Aims Often referred to as the ‘last of the true general specialties,’ almost half of medical student entrants express an interest in paediatrics as a future career. However the profession is facing significant challenges in recruitment, with first round applications to postgraduate training falling from 800 to 580 between 2015 and 2017, leaving an unprecedented 17% of places unfilled. Here we examine using a BSc in paediatrics and child health to improve the profile of paediatric training in medical school undergraduates.
Methods In 2010 our institution developed the world’s first intercalated BSc in Paediatrics and Child Health to help widen understanding of child health and children’s health services at an undergraduate level. In order to examine the impact of our BSc we used a logistic regression model to examine the effect of the BSc programme on final exam marks for our programme alumni. We examined the ranking of applications to paediatric training from our graduates before and after the initiation of the programme and explored feedback from programme alumni.
Strengths of the BSc include a strong clinical focus, independent learning and resilience in clinical environments, early clinical mentoring, independent development of research projects and a heavy focus on developing reflective practice as an essential skill for doctors in training.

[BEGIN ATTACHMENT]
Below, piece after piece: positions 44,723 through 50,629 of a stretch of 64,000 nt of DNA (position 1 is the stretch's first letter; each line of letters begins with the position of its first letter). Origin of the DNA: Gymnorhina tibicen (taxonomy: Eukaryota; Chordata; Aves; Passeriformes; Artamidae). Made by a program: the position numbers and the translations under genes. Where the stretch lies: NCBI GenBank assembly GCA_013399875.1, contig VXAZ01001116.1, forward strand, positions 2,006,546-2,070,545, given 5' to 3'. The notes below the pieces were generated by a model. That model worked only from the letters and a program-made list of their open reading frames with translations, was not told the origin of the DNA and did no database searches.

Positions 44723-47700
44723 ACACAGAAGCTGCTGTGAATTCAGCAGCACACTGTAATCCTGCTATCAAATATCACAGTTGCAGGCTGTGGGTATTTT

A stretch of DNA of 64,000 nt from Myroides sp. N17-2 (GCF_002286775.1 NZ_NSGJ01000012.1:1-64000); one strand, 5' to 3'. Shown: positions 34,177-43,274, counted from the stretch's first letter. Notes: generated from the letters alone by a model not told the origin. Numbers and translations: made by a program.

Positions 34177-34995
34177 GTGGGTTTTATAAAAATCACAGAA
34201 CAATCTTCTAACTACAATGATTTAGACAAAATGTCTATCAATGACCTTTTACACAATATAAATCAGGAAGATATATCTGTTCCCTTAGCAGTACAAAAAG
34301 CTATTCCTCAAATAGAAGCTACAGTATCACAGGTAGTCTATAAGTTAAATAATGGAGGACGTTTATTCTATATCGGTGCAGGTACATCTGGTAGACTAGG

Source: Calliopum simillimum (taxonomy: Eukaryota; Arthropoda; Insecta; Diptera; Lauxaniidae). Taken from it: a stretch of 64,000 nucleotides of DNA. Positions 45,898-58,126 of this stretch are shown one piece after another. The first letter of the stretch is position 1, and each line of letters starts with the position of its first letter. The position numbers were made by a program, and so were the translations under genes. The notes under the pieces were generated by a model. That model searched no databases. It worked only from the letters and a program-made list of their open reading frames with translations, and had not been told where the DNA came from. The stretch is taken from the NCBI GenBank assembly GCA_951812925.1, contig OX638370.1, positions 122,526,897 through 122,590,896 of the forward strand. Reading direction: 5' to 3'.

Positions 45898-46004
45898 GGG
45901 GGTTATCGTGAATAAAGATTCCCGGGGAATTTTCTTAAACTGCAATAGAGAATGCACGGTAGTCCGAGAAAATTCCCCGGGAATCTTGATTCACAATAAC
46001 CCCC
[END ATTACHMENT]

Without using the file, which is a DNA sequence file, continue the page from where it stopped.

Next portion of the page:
After adjusting for confounders, programme alumni obtained higher percentage points overall in their finals paper mark [1.96 (95% CI 0.31–3.62; p=0.02)] and in their finals objective structured clinical examination (OSCE) [2.51 (95% CI 1.22–3.80; p<0.0001)].
Percentage of our medical school graduates applying to paediatrics training has gone from second bottom to near the top amongst UK medical schools.
Improved perception of Paediatrics as a competitive yet fulfilling career from our BSc has encouraged training applications throughout our medical school graduates, not just those who complete the BSc.
Conclusions A BSc programme in paediatrics and child health is an effective way to raise the profile of paediatric training amongst medical undergraduates in the UK and should be encouraged to increase training applications.
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